chapter  7
The EU’s North Korea policy: no trace of Japanese influence
Pages 20

The European Union (EU) and Japan are economic giants but, unlike the United States, their political influence lags behind their economic power. Closely linked by economic exchanges and through cooperation in various international organizations, in their capacity as civilian powers (defined as states dependent on economic cooperation, supranational structures, and primarily economic rather than military means of defending their national interest)1 both share a sense of responsibility for global political developments. Moreover, Japan has supported the stabilization and rebuilding of the former Yugoslavia. The Japanese commitments for assistance to Kosovo ranked third among all bilateral sources,2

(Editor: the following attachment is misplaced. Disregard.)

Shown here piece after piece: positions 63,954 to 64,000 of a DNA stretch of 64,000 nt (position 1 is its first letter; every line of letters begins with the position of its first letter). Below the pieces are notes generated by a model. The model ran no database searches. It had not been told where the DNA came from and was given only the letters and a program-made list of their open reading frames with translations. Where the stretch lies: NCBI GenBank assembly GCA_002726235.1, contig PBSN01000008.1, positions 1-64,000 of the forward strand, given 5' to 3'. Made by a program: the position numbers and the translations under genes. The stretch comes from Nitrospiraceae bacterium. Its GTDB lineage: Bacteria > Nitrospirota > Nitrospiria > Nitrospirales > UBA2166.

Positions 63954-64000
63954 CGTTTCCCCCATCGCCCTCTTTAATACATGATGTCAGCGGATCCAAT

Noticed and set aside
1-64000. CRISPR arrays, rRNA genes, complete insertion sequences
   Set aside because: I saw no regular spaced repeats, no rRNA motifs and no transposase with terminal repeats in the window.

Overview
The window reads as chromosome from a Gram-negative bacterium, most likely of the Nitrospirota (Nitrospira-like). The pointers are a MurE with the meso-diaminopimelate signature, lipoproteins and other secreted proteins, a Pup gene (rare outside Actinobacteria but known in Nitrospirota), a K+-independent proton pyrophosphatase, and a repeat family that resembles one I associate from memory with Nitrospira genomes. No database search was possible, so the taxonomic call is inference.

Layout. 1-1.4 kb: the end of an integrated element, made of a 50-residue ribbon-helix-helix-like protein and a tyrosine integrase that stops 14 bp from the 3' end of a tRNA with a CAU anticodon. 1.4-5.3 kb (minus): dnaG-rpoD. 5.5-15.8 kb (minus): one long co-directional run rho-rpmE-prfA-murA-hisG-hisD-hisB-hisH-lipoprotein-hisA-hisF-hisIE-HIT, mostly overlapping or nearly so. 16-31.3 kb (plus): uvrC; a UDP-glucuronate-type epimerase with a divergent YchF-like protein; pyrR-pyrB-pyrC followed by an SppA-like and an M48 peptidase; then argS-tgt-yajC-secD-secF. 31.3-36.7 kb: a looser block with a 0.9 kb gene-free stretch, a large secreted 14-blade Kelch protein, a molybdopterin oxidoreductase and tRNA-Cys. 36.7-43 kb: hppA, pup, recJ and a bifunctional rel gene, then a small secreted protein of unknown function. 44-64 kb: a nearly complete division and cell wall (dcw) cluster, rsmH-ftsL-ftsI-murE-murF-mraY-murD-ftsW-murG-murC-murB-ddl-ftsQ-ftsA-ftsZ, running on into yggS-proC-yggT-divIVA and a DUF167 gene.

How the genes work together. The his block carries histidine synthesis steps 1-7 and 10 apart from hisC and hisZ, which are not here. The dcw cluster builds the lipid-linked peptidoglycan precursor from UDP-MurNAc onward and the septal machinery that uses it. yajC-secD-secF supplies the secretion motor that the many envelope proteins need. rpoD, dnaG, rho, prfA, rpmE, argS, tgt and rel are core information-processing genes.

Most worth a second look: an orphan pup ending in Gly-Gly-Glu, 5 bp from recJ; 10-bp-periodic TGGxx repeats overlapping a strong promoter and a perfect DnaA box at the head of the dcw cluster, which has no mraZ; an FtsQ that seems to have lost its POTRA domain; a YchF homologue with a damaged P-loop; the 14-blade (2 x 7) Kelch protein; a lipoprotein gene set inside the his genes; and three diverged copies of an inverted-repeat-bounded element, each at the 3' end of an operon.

which was highly appreciated in Europe. Could it now be the EU’s turn to assist Japan in the case of North Korea? Does it have its own interests in that region? What is the EU’s North Korea policy, and how does this policy relate to Japan? Is there bilateral cooperation between the EU and Japan on the various North Korean issues, such as weapons of mass destruction, humanitarian aid, human rights, and economic reforms? If so, how intense is this cooperation? Is it based on a convergence of interests? Does North Korea policy represent a particular area of bilateral cooperation between the EU and Japan?